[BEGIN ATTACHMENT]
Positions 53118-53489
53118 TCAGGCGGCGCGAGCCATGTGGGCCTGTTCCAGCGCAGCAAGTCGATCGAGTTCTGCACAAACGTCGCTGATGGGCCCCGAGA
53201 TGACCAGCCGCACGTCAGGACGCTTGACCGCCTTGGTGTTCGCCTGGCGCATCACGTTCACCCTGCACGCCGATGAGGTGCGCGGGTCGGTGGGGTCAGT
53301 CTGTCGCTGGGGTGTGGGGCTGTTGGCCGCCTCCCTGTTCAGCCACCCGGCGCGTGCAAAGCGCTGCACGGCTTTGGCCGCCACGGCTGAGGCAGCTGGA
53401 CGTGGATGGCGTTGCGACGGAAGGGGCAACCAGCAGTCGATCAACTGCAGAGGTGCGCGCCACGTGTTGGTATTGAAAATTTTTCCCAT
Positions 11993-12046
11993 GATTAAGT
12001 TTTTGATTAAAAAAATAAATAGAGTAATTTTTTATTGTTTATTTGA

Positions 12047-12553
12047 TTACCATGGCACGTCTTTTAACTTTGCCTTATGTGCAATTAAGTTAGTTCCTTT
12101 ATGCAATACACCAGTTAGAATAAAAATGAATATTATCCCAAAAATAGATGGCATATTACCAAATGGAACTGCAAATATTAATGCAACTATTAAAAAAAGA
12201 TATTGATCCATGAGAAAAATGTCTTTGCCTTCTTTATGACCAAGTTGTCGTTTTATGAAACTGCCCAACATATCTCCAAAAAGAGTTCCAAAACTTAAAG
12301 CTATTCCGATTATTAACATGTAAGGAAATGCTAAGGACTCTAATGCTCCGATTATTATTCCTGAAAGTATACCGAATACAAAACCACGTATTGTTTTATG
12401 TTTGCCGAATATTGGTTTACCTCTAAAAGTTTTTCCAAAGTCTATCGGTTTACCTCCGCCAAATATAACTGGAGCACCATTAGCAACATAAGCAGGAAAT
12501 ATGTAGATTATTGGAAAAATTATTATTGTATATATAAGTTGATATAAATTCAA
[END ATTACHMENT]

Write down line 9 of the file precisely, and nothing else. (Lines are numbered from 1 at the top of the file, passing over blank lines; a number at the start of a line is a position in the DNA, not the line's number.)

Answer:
Positions 12047-12553